Knoy Hall of Technology is now generating a portion of its own electricity via solar photovoltaic arrays on its roof. It is the first building on Purdue’s academic campus to have this capability.
"We have grid-tied the solar panels to Knoy Hall which allows the building to use the generated electricity," said Terance Harper, a graduate student in mechanical engineering technology. "If there is an excess, it will be pushed to Purdue’s electrical grid."
The panels have been tied to the grid since Oct. 30. Its set-up is configured to handle 10 kilowatts of generated electricity. The current array can generate three kilowatts, which means researchers hope to expand its capabilities. Knoy Hall has had the current photovoltaic installation since 2002. The energy it previously generated was sent to batteries and then used for pumps and fans in certain labs.
The project has been funded by the College of Technology's Center for Technology Development (CTD). The industry partners for CTD are interested in testing solar power as a possible back-up system for their manufacturing facilities around the world where a continuous electricity supply is not always guaranteed. And in the United States, using solar energy to lower peak time usage from the electric grid could save companies significant amounts of money.
Harper is using the solar energy research as part of his master’s thesis. He is studying the use of microgrids as a way to improve energy efficiency in a manufacturing setting. The solar set-up at Knoy Hall is not a microgrid yet because it can’t be shut off from the electricity grid and operate the entire building on its own. But Harper’s work will include writing a program to help control the systems in the Applied Energy Laboratory that use electricity (heating, ventilation, air conditioning, pumps and fans) to improve the efficient use of electricity that is generated on site.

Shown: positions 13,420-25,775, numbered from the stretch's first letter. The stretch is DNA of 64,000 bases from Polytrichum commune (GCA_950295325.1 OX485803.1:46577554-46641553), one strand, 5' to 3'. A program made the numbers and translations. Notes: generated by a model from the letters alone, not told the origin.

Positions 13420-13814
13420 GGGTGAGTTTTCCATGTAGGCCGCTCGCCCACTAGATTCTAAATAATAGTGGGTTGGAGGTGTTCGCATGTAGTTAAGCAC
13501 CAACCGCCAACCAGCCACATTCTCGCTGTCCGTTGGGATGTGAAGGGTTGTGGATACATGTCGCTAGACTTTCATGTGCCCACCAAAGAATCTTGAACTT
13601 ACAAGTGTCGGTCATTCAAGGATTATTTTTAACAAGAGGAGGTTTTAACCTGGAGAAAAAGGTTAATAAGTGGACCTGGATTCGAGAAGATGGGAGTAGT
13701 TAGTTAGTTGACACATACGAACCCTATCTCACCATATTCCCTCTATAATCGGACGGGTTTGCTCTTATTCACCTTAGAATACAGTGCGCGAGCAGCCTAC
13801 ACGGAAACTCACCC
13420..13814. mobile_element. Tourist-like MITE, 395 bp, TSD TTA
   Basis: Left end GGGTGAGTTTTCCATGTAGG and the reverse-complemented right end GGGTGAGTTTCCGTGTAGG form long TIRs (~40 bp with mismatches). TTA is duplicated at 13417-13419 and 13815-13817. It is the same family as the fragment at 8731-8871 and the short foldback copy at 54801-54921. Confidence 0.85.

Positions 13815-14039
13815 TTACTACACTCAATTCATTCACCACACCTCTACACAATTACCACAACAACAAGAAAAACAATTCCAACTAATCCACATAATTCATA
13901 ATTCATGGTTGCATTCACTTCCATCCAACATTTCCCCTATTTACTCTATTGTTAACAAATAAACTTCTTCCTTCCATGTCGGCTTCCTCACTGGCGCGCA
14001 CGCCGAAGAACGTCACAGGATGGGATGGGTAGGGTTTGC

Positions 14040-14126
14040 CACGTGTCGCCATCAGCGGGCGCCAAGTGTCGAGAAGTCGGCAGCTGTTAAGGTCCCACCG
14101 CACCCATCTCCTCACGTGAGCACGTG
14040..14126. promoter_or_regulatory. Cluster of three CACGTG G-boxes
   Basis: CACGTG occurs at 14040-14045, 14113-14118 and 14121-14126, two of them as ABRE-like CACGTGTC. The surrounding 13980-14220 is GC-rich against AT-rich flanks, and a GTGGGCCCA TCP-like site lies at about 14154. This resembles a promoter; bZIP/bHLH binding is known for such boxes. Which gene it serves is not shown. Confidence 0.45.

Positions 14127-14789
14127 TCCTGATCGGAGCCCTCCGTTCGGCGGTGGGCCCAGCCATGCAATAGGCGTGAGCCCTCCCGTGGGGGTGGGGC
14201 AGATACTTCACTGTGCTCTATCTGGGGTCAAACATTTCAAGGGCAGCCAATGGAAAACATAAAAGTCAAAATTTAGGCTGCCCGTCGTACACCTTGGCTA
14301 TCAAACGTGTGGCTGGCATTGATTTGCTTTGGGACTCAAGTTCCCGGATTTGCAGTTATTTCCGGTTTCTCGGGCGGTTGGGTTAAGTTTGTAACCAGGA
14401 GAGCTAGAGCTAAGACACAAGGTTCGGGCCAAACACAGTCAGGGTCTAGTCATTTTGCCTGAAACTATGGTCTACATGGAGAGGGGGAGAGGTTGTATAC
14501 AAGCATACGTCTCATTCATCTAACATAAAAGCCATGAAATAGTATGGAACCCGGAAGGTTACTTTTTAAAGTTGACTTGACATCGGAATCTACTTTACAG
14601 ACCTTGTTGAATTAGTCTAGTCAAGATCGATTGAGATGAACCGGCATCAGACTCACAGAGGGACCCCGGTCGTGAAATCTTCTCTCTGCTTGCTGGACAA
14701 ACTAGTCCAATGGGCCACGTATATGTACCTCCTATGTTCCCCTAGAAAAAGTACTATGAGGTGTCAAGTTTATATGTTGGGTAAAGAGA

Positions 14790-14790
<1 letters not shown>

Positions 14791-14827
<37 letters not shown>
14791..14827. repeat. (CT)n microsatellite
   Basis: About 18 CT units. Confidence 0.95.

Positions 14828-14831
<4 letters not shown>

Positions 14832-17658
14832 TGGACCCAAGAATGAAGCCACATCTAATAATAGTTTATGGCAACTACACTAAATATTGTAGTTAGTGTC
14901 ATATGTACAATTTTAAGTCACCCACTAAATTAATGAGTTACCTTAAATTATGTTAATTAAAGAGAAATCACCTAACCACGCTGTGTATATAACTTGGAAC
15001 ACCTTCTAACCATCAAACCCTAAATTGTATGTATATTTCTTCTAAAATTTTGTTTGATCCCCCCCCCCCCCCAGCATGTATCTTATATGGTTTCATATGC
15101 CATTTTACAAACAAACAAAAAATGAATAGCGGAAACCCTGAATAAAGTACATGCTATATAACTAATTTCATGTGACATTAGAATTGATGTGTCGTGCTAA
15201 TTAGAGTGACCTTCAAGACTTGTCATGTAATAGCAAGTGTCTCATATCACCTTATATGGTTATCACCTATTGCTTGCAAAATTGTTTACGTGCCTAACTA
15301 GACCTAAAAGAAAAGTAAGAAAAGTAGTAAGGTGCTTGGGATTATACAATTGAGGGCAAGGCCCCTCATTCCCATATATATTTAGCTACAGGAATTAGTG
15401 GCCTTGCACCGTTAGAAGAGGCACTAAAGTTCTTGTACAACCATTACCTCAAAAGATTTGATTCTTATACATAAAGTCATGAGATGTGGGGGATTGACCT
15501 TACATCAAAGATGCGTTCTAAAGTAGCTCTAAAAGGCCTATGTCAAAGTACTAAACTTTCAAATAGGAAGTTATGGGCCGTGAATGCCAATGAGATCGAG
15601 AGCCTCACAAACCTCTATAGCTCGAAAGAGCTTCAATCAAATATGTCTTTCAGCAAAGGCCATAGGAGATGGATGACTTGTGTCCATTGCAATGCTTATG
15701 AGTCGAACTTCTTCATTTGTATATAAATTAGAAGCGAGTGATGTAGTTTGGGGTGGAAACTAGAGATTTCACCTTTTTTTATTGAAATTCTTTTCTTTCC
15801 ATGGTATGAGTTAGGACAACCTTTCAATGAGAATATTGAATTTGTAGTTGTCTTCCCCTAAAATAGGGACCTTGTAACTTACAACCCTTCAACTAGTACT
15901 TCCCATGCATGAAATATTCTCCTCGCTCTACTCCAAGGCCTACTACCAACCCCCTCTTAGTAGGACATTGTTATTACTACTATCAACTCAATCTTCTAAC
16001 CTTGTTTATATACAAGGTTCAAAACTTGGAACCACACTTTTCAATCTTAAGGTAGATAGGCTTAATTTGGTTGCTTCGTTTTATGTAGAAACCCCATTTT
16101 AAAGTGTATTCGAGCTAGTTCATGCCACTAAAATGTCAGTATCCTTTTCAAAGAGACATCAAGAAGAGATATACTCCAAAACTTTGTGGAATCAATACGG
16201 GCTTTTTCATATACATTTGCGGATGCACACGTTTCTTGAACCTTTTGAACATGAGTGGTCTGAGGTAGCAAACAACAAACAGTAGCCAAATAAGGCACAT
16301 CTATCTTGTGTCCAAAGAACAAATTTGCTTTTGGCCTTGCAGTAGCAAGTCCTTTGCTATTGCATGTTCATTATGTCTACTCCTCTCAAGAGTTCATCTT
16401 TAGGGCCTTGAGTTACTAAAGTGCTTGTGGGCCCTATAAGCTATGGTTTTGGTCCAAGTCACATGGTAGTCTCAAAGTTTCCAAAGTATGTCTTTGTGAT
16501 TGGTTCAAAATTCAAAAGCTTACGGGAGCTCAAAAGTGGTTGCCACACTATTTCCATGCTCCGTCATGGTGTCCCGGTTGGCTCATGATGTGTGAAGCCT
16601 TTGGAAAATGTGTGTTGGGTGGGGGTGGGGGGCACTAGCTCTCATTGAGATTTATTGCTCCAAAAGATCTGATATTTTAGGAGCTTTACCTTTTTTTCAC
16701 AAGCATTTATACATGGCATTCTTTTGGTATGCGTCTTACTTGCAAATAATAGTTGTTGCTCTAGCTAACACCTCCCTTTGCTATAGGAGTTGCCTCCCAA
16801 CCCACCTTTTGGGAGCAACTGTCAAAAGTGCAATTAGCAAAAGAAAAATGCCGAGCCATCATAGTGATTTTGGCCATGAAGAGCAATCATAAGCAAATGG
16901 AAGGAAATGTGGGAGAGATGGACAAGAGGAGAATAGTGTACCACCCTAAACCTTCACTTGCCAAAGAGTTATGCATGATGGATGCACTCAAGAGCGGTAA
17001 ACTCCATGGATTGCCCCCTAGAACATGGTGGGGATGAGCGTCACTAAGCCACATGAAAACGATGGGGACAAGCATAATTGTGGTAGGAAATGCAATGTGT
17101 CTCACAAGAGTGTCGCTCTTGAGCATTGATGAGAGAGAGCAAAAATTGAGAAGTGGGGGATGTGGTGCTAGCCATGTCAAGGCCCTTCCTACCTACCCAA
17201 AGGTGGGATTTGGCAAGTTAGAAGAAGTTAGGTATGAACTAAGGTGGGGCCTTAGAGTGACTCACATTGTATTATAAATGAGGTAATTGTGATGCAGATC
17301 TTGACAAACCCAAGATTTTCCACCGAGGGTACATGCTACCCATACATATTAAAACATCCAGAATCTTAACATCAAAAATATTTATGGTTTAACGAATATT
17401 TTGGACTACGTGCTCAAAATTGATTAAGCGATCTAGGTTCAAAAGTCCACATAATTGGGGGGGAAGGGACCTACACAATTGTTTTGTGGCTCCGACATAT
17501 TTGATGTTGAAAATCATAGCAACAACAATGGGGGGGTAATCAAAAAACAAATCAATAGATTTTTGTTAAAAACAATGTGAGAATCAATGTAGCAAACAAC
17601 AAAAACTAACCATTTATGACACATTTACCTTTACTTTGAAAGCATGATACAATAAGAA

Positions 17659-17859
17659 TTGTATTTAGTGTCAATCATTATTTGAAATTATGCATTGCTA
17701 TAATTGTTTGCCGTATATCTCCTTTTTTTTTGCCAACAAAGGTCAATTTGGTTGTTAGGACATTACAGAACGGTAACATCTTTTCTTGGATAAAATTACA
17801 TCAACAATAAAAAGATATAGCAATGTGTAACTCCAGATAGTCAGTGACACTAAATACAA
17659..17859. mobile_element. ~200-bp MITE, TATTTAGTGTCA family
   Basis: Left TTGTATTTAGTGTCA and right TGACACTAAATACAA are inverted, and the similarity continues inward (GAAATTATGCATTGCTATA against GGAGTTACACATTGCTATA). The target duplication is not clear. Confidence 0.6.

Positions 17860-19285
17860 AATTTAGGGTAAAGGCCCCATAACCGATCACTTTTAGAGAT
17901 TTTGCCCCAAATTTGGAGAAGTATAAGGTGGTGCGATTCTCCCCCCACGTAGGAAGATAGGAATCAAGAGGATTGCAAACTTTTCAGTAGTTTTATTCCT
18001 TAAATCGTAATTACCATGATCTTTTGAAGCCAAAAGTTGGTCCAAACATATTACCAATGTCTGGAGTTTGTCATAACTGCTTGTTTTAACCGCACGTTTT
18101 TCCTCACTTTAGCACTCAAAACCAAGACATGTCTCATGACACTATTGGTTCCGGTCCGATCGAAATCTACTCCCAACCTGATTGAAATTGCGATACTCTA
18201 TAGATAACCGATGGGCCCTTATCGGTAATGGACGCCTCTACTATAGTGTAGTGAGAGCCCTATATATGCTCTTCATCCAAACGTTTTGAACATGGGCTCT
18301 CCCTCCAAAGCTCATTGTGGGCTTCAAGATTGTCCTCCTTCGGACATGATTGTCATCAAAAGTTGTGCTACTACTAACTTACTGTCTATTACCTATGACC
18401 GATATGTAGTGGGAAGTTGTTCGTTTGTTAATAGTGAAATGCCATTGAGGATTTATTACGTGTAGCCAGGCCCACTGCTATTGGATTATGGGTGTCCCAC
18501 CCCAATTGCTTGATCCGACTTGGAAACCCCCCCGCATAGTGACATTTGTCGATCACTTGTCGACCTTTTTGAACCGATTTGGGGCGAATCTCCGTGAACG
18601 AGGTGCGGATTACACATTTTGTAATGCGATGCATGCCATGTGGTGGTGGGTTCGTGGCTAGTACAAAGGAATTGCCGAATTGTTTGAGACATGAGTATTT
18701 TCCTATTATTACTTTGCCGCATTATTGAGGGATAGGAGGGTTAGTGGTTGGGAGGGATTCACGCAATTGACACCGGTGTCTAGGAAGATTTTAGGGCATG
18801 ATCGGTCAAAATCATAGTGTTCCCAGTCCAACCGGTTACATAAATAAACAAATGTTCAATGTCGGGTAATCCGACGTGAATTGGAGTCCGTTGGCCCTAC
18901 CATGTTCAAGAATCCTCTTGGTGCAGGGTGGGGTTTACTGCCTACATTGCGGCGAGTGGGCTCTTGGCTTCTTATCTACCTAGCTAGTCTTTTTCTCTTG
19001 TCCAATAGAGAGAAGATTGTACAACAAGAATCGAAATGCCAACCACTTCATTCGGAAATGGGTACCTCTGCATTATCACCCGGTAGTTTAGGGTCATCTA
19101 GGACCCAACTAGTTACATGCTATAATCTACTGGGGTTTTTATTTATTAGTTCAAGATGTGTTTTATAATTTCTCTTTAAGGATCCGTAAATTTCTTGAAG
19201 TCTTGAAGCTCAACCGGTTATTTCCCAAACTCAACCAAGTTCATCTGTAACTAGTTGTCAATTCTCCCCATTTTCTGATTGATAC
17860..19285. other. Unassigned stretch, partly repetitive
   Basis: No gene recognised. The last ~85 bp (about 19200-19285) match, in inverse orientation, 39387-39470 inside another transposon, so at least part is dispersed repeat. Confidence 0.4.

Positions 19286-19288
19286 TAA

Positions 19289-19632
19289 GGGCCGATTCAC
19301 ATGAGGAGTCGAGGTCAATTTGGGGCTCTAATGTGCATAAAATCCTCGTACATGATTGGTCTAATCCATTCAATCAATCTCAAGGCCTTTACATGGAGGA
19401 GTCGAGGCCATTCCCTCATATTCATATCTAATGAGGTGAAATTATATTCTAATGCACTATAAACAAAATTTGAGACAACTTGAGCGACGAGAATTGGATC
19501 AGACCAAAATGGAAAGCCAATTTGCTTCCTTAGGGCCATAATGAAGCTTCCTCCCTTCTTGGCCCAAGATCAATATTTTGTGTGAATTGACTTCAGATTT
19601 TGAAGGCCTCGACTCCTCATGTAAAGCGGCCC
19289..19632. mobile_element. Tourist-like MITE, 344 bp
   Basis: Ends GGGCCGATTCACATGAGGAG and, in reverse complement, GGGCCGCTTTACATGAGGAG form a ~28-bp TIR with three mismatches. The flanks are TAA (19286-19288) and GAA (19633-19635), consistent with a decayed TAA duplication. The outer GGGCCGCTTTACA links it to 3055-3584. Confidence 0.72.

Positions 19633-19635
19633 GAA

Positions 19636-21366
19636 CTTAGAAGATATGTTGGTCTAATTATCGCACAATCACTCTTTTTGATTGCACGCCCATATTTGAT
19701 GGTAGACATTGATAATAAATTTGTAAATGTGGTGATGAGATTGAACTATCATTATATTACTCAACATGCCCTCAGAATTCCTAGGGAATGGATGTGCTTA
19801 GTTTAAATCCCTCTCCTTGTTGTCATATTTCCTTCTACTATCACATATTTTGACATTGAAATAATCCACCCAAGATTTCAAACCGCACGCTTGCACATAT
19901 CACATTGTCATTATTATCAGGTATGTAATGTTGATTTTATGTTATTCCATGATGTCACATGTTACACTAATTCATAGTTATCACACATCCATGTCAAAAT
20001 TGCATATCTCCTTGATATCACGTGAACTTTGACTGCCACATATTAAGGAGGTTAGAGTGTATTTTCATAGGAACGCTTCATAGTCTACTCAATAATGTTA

Phase 2 of the project will include expanding the size of the array so it can produce 10kw and including electricity storage options to bring the building closer to operating as a microgrid.
The array can be beneficial for students and other researchers, too. Students in the Department of Building Construction Management will gain first-hand knowledge of how a PV array operates and how it is installed before they incorporate one into their design projects. In the Department of Mechanical Engineering Technology, the energy systems classes will benefit from examining a working solar PV array. And smart grid researchers in the Department of Electrical and Computer Engineering Technology will be able to use the real-time data for their analyses.
The education doesn’t stop in the classroom, either. Because this was the first installation on Purdue’s campus, the installers also had to learn about the systems and the codes required to ensure the installation is safe and works properly. In fact, building construction management graduate student John Zimmerman and Brian Loss, clinical assistant professor of building construction management, have written an academic paper about the electrical codes for PV systems and the ways they can be interpreted.
“We demonstrated that we can comply with code, that we can put together a system that is satisfactory to the most critical observer,” Loss said. “It was good for the industry and good for the next project. There were a number of technical issues where the code is ambiguous or contradictory. This set a benchmark for future installations here and elsewhere.”
Additional collaborators for the projects are Bill Hutzel, professor of mechanical engineering technology, Athula Kulatunga, professor of electrical and computer engineering technology, and Chris Foreman, assistant professor of electrical and computer engineering technology.
Anyone can view online how the system is performing. The Web interface shows the photovoltaic array’s ability to generate electricity throughout the day, providing real-time and historical data.
(Photo: Terance Harper and Brian Loss show off the current solar PV array on the Knoy Hall roof.)